In addition to JA, SA is another key hormone regulating plant defense against biotrophic pathogens and against insect herbivores with a piercing-sucking feeding mode, such as aphids and whiteflies (Mewis et al., 2005; Pieterse and Dicke, 2007; Zarate et al., 2007; Kusnierczyk et al., 2008; Wu and Baldwin, 2010). More recent findings also suggest a role of SA-dependent signaling in the plant response to insect herbivore oviposition (Browse, 2009; Reymond, 2013). To activate a defense response, SA signaling is transduced via the regulatory protein non-expressor of pathogenesis-related genes1 (NPR1), which functions as transcriptional co-activator of SA-responsive genes such as pathogenesis-related proteins (PR) (Dong, 2004). NPR1 is required to mount ISR against pathogens by different beneficial microbes, independently of the pathways that mediate the ISR (Pieterse et al., 1998; Segarra et al., 2009; van de Mortel et al., 2012) and it also functions as an important node modulating SA- and JA-signaling crosstalk (Spoel et al., 2003; Pieterse and Van Loon, 2004; Pieterse et al., 2012). Concurrently, SA-dependent signaling is crucial in interactions of plant roots with non-pathogenic microbes. It has been suggested that in the initial stage of symbiosis, non-pathogenic microbes are sensitive to SA-regulated defense responses (Zamioudis and Pieterse, 2012). SA-signaling has been reported to negatively affect rhizobial, mycorrhizal, and rhizobacterial colonization (van Spronsen et al., 2003; Doornbos et al., 2011). In plant–rhizobia interactions, transient overexpression of NPR1 in M. truncatula suppressed symbiosis, whereas inhibition of NPR1 induces the acceleration of Sinorhizobium meliloti symbiosis (Peleg-Grossman et al., 2009). This suggests that initially the plant recognizes non-pathogenic microbes as alien organisms and, therefore, activates defense mechanisms via SA-dependent signaling pathways (Zamioudis and Pieterse, 2012). In the context of multiple herbivore attack, how crosstalk between signaling pathways induced by insects with different feeding characteristics will affect the level of colonization by root-associated microbes is an area for future investigation.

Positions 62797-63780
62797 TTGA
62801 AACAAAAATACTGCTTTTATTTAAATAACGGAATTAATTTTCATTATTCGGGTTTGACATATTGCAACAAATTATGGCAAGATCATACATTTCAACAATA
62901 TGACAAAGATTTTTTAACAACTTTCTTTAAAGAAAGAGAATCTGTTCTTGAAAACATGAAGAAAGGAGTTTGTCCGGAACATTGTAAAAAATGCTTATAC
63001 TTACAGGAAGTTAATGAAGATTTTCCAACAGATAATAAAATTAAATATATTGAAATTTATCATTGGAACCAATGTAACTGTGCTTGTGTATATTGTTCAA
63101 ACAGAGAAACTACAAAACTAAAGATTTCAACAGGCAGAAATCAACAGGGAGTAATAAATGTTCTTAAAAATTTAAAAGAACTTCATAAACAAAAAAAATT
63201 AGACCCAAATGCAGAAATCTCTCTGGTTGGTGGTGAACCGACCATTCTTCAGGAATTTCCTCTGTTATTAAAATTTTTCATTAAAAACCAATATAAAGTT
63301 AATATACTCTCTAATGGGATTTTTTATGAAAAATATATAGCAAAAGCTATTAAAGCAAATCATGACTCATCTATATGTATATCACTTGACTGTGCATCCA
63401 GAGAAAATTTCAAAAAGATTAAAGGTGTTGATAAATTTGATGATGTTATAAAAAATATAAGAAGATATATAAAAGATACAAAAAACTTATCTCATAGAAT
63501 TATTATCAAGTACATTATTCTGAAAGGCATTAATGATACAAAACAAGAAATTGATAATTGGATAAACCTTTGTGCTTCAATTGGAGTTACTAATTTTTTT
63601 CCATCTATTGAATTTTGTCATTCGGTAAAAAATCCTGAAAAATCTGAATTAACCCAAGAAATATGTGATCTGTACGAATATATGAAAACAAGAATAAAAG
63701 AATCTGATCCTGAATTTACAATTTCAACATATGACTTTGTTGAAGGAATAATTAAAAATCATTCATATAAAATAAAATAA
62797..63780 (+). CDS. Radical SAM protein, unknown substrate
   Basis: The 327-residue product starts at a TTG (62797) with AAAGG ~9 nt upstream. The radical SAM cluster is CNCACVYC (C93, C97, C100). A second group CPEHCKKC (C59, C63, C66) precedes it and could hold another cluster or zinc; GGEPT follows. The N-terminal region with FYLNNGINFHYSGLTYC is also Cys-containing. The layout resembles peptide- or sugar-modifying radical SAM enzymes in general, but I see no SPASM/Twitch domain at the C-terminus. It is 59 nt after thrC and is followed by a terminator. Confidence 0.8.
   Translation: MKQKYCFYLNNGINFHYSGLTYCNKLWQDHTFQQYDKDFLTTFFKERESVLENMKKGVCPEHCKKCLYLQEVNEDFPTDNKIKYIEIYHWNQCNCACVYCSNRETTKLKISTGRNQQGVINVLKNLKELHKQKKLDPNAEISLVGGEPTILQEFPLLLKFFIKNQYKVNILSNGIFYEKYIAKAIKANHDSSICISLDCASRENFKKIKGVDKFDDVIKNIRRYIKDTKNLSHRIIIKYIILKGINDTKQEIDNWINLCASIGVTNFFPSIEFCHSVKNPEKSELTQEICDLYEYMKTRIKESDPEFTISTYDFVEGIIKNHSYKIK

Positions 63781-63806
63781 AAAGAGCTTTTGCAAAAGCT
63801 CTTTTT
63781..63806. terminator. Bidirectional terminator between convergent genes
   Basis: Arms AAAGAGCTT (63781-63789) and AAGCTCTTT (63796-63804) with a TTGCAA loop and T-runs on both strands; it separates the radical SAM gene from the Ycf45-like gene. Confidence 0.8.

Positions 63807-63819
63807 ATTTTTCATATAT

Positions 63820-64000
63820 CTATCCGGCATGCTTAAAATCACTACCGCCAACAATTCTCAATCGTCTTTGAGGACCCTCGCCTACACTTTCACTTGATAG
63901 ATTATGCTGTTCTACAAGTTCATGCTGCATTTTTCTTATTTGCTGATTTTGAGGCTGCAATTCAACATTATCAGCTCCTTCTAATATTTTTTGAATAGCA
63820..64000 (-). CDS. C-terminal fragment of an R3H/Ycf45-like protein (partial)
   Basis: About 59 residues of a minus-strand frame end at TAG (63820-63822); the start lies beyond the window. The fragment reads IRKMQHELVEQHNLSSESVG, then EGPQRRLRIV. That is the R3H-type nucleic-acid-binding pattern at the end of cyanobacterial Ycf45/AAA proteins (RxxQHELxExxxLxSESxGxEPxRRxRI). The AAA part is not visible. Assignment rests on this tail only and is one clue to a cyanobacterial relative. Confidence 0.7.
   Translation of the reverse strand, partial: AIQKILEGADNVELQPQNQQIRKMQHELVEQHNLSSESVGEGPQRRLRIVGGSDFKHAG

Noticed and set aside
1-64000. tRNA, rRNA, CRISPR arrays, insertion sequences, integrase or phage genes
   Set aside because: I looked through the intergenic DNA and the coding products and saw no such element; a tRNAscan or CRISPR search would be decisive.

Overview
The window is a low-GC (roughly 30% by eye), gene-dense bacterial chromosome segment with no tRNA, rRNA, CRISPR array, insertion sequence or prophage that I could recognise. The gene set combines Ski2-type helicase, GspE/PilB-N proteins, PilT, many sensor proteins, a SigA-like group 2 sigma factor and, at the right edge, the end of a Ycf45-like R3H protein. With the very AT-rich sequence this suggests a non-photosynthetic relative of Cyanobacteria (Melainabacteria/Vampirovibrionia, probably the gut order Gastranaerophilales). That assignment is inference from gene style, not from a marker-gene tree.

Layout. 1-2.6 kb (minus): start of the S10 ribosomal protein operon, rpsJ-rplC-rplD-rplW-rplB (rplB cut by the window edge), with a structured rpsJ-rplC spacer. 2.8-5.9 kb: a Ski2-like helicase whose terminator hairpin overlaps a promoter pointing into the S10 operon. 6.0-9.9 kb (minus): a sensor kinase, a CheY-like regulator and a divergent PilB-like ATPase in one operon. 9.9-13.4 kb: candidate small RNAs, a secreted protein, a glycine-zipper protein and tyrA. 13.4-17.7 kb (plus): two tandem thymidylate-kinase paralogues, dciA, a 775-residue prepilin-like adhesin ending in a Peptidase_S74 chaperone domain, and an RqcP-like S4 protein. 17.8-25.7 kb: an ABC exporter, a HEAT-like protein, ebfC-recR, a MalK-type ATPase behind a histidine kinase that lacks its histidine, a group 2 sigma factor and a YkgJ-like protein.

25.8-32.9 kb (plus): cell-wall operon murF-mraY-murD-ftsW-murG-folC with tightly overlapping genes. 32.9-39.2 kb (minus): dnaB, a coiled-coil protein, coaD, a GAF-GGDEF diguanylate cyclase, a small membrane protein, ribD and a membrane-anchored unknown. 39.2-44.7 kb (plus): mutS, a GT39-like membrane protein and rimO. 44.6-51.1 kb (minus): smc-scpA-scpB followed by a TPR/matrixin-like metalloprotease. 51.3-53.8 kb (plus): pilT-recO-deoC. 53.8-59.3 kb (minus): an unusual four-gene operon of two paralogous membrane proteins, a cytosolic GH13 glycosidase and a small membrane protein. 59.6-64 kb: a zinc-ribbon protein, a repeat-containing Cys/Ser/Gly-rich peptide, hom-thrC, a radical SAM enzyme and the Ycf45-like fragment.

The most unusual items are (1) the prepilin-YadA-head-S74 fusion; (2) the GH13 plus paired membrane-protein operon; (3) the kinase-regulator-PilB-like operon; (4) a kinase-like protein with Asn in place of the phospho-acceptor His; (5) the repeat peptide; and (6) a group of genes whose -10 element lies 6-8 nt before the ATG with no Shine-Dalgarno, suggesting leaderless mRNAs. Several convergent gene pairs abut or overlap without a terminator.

The JA-signaling pathway also cross-communicates with the ET and ABA signaling pathways through the use of common transcription factors. In A. thaliana, the JA-pathway has two main branches, the MYC2- and ERF-branches, each activating different sets of JA-responsive genes (Lorenzo and Solano, 2005; Wasternack, 2007; Pieterse et al., 2012; Kazan and Manners, 2013). The MYC2-branch acts in synergy with ABA-signaling, whereas the ERF branch cross-communicates with the ET-signaling pathway (Abe, 2002; Lorenzo et al., 2003). Herbivory by P. rapae and H. armigera caterpillars activates the branch that is regulated by the transcription factor MYC2 and enhances the expression of vegetative storage protein 2 (VSP2) (De Vos et al., 2005; Dombrecht et al., 2007; Verhage et al., 2011), which is an acid phosphatase having anti-insect activity (Liu et al., 2005). The transcription factor MYC2 is also required to mount ISR against pathogens (Pozo et al., 2008). Recent evidence showed the importance of ABA and ET signaling also in the colonization of plants by non-pathogenic microbes (Camehl et al., 2010; Martin-Rodriguez et al., 2011). In Arabidopsis, overexpression of ERF1 had a strong negative effect on root colonization by the beneficial fungus Piriformospora indica (Camehl et al., 2010). This study suggested that ET-signaling and ET-targeted transcription factors are crucial to balance beneficial and non-beneficial traits in the symbiosis. In tomato, a functional ABA-signaling pathway was demonstrated to be required for mycorrhization (Martin-Rodriguez et al., 2011). Moreover, there is also negative crosstalk between the ABA- and ET-signaling pathways, in which ABA deficiency enhances the ET level and negatively regulates colonization by mycorrhizae. However, how crosstalk between JA–ABA, JA–ET, and ABA–ET will affect microbe–plant–insect interactions remains to be elucidated.